Of course it's plausible, Les Mis. I'm not trying to be unreasonable here. But you're not standing behind what you actually said in your OP, in particular the first 3 paragraphs. You came no where near offering a plausible explanation in the vein of "neurobiology could explain the meeting of loved ones, memories flashing before the eyes, white lights, out of body experiences etc as the dying of neuronal connections." That would have been the honest thing to say. But unfortunately yours came off as more of an agenda driven diatribe.
Ipse dixit, Latin for "He, himself, said it," is a term used to identify and describe a sort of arbitrary dogmatic statement which the speaker expects the listener to accept as valid.
The fallacy of defending a proposition by baldly asserting that it is "just how it is" distorts the argument by opting out of it entirely: the claimant declares an issue to be intrinsic, and not changeable.
originally posted by: LesMisanthrope
a reply to: PhotonEffect
If you are asking for my opinion on the matter, I would argue it is a matter of trauma. Traumatic experiences, for instance nearly dying, can have profound and lasting effects on people’s lives.
The delusions could be brought on by the dying or reviving of the brain, just as they could be brought on by narcotics, sleep deprivation, injury, illness etc.
If you haven’t yet realized, the thread is not about explaining NDEs. Tell me what is dishonest about this. I quote:
We do know without fail what happens to us after death—we decompose. Tell me, what is “agenda-driven” about presenting facts? Show me how I am being unreasonable. Show me where evidence proves the contrary. I'm sure if we shared the same opinion, there would be no mention of "agenda" would there?
I ask again- if a perfectly healthy brain will not typically recall a dream after just minutes having one under normal conditions, how does a brain under severe distress recall one so vividly? Especially when other memory loss has occurred due to the trauma...
Your repeated use of "delusion" in the context of these experiences is misguided. A delusion is associated with mental illness, or a brain disorder.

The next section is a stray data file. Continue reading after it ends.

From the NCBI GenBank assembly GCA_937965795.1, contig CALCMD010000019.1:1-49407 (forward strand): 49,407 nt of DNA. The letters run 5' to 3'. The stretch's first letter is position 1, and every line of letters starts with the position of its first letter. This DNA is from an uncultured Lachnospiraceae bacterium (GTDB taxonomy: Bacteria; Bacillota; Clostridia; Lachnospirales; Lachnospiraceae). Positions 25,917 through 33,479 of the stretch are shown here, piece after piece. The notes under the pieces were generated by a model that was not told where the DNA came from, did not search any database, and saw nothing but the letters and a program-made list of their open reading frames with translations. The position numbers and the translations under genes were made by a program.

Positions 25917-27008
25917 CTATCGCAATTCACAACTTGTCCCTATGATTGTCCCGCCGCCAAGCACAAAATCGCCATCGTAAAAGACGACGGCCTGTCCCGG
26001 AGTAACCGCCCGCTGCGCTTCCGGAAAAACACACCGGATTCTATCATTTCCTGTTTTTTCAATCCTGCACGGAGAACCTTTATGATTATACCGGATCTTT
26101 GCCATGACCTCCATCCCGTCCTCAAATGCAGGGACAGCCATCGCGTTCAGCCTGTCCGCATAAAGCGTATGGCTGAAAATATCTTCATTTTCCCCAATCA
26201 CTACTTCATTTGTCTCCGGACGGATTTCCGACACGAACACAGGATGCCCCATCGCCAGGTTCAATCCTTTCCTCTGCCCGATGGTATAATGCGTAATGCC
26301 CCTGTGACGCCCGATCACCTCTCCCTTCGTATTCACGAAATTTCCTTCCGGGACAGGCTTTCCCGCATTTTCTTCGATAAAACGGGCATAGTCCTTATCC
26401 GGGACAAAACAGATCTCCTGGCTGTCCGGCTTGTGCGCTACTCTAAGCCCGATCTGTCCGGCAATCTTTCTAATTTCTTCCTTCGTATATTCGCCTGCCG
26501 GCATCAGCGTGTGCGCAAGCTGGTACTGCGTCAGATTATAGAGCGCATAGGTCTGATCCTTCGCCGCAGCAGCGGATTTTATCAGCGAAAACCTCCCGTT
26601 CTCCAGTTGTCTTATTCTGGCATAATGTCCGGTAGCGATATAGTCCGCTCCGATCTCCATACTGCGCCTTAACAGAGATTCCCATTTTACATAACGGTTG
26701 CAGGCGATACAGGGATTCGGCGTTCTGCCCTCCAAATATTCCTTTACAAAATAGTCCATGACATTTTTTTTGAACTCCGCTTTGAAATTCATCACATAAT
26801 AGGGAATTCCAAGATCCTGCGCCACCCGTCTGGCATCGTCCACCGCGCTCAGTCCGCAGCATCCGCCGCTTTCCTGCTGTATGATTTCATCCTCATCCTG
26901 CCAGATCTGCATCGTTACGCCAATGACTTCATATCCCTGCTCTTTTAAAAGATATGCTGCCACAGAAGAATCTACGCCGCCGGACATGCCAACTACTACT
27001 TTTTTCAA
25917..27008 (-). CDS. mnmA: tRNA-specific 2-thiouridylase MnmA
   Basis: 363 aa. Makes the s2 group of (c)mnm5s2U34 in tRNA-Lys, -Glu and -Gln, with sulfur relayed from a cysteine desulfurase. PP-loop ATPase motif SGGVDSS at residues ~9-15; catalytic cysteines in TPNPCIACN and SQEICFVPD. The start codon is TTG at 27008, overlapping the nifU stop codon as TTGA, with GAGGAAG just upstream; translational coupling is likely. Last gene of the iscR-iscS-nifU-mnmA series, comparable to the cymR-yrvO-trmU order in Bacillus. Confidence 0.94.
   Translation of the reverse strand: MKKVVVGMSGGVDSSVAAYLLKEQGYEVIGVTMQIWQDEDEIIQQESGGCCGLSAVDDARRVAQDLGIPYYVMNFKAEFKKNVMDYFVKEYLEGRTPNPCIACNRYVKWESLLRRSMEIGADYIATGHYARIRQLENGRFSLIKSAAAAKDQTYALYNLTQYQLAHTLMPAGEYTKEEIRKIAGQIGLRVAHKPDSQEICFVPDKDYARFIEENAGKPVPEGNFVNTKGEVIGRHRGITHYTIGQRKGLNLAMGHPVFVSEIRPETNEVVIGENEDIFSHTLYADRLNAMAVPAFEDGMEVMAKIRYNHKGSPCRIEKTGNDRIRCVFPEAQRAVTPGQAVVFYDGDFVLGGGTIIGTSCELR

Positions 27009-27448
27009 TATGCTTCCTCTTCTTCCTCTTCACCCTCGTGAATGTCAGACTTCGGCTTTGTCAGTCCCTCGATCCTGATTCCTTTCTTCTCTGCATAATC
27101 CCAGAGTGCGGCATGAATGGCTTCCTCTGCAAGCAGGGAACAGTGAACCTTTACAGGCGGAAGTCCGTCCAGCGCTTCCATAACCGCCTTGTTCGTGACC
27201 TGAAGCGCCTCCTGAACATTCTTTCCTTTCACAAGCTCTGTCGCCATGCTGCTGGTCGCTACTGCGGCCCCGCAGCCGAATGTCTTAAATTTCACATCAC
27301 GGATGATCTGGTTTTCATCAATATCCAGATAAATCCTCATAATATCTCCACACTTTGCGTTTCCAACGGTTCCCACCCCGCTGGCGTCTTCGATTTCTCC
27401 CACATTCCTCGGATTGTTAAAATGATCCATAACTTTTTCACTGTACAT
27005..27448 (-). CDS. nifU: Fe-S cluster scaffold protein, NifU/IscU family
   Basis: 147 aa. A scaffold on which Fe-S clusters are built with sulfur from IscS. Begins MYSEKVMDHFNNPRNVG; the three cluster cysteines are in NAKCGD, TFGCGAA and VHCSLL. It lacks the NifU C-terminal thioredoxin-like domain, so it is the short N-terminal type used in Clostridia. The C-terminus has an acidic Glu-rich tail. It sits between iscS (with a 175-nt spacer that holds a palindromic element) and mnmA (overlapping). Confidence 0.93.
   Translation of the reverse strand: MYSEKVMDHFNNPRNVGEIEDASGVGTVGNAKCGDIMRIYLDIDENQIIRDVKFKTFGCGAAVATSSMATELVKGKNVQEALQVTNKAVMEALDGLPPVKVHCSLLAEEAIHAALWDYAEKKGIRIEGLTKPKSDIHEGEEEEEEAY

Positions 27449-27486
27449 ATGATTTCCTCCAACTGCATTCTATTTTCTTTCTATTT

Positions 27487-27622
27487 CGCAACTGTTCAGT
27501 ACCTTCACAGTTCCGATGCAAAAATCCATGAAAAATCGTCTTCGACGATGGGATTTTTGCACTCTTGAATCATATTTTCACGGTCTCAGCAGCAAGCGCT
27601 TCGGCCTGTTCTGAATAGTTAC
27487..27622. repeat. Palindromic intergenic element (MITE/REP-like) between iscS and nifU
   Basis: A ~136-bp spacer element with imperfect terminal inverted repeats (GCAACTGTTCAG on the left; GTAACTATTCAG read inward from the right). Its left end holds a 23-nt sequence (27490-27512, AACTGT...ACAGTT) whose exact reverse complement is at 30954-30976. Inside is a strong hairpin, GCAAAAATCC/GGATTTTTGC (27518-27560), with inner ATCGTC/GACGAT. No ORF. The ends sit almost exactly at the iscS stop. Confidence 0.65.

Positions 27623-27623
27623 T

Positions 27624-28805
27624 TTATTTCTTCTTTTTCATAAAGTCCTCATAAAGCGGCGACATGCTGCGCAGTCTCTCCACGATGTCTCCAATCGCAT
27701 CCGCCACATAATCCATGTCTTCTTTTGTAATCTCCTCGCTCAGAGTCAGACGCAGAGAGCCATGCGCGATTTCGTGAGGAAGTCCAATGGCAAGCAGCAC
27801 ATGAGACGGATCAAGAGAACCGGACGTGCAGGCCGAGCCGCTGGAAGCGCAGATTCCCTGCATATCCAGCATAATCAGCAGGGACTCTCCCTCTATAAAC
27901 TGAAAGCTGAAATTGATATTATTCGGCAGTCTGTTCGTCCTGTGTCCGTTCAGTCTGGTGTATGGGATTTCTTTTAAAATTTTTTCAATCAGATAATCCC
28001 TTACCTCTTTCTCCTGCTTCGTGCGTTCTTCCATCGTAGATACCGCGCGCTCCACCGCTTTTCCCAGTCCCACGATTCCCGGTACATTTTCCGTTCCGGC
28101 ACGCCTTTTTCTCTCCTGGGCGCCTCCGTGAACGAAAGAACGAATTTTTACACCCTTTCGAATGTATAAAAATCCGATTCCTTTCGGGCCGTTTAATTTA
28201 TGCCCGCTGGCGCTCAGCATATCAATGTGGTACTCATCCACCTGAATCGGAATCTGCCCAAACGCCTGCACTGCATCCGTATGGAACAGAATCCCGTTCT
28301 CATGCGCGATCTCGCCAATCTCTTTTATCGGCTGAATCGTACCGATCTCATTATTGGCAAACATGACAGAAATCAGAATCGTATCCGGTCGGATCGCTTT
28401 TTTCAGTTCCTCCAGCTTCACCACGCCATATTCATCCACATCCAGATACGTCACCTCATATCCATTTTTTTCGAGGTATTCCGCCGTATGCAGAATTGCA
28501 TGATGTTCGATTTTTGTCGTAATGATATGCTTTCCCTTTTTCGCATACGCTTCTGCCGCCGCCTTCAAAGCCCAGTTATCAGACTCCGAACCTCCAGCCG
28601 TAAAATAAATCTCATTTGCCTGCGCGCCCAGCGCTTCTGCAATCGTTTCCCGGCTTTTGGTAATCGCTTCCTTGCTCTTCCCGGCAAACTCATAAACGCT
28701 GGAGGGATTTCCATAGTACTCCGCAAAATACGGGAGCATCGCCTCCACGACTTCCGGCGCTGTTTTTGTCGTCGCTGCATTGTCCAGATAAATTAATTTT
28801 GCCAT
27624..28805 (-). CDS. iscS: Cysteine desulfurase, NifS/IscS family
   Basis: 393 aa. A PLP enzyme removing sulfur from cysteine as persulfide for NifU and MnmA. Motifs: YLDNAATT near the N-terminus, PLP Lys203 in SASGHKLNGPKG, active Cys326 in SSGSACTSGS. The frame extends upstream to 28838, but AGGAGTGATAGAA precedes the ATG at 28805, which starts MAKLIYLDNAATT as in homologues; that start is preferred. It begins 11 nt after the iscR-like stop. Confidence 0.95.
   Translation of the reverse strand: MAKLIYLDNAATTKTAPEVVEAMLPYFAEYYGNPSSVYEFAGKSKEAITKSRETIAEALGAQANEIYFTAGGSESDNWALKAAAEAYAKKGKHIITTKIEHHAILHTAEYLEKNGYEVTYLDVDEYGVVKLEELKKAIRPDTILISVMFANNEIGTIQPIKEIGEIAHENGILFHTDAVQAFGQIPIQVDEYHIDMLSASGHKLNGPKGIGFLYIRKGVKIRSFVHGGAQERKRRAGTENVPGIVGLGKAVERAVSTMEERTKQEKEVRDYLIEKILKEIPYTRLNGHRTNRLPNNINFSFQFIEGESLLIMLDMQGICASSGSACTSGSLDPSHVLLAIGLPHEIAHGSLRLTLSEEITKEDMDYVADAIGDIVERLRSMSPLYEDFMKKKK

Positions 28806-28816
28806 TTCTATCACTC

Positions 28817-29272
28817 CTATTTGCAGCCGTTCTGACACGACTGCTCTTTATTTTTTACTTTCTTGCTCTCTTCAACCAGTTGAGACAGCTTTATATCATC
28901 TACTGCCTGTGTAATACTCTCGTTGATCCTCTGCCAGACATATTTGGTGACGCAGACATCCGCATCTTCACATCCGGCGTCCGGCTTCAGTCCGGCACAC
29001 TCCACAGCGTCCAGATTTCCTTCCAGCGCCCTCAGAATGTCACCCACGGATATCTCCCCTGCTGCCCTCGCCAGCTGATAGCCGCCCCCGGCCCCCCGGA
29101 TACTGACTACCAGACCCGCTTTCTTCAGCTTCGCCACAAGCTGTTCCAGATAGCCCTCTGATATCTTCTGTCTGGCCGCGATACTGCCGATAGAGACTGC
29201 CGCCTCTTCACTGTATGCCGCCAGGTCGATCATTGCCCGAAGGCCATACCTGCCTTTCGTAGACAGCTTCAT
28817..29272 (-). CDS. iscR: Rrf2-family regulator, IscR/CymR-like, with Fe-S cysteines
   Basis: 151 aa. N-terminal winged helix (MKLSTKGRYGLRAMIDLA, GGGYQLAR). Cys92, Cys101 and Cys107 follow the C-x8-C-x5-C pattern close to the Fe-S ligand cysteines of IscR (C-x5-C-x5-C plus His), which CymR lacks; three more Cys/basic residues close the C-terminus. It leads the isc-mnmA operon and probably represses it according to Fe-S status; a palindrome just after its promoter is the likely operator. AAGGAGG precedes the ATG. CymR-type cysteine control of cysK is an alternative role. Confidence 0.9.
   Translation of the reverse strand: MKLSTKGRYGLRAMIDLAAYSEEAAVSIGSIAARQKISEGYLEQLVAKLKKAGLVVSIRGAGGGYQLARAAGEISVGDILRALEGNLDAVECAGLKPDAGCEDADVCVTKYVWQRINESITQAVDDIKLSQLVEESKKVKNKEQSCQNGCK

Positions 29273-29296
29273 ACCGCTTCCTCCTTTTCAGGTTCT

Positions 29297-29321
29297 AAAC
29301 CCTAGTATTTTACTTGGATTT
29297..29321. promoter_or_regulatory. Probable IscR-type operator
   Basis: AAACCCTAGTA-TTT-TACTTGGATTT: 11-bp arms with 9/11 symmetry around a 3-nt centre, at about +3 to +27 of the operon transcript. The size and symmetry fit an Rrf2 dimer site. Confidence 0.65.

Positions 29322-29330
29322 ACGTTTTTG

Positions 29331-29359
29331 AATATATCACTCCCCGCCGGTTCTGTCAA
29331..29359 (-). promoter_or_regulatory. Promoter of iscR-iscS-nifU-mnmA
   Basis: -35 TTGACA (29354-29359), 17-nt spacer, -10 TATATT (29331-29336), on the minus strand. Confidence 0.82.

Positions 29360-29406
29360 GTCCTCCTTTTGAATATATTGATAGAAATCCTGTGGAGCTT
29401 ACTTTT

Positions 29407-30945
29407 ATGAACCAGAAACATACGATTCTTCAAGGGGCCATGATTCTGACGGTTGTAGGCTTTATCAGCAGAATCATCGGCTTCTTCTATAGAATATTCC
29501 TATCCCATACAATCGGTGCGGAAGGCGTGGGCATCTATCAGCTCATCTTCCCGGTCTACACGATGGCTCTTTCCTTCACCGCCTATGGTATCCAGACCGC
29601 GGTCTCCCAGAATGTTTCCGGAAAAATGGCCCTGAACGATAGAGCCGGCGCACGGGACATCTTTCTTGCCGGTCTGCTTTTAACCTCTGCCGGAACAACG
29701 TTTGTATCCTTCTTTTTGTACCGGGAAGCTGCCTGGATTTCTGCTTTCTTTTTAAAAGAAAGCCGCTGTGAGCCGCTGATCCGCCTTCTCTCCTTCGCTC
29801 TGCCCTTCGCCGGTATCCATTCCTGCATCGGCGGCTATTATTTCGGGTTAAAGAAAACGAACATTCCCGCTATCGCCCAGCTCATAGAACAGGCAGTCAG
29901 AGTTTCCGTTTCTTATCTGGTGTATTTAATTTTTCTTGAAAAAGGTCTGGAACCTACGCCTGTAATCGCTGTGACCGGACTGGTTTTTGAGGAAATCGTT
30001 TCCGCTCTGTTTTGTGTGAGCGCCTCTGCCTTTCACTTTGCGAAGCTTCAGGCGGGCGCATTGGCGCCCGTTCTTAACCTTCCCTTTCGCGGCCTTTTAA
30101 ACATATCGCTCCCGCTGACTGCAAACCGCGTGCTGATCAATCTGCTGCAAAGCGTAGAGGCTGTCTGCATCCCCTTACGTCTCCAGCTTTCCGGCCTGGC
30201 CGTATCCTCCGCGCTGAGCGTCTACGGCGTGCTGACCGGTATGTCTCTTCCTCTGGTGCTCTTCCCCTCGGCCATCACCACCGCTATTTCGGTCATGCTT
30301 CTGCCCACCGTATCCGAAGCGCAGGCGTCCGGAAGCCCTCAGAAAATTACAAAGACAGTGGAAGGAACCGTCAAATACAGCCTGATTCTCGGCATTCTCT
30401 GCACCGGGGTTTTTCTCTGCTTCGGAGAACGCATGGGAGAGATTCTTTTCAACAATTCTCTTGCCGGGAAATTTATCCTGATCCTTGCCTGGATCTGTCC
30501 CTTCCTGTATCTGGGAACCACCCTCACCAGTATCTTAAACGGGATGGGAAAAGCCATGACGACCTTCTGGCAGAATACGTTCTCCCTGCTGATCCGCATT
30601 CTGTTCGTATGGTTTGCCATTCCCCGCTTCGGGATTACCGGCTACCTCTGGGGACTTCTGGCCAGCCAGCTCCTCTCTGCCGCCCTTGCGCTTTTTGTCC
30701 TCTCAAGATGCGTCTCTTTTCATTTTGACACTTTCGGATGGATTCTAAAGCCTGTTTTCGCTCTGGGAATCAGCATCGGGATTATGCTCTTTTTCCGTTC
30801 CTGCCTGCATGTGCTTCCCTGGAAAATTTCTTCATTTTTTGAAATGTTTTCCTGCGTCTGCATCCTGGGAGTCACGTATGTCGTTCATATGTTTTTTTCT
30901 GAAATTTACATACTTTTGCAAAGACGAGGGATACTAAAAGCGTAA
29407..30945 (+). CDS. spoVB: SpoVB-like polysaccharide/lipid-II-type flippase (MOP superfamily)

An NDE is a very real phenomenon, even if they are just vivid "dreams". You seems to be caught up with some of the interpretations of these "dreams" as religious type events, which I would say is your own problem. Regardless of your (anti) religious beliefs, it does not negate the fact that these folks experienced something. They are not delusional about having had the experience, so your classification as such is incorrect. But I think I understand your angle here, and why you would use the term in that way.
Instead you open that paragraph with a biased generalization of the entire phenomenon- classifying them as nothing more than religiously based tales. That's why I said:
“You seem to have taken the liberty of speaking in absolute truths on a subject matter that, frankly, you can't know much about.” -PhotonEffect
You've taken a completely real, however incompletely understood, phenomenon and twisted it into a religious experience. NDEs are not religious experiences, they are only interpreted that way in some cases. This has very much do to with a lack of adequate vocabulary to explain what happened, so the natural tendency will be to relate it to their cultural bias. What's so wrong about that? How does this invalidate the experience in anyway?
Curiously, you've only singled out the religiously flavored experiences and have completely ignored all the other ones. You demean the phenomenon - referring to them as religiously biased tales, delusions and dreams, perhaps in an attempt to render them meaningless or fake. You have not given this the objective approach that it deserves. Simply, your post is an attack against a belief system. And THAT is your agenda.
It's a shame, really. You are a very talented writer and I was hoping to see something from you that was a little less biased on a subject that I find very interesting. This is the thread that could've been...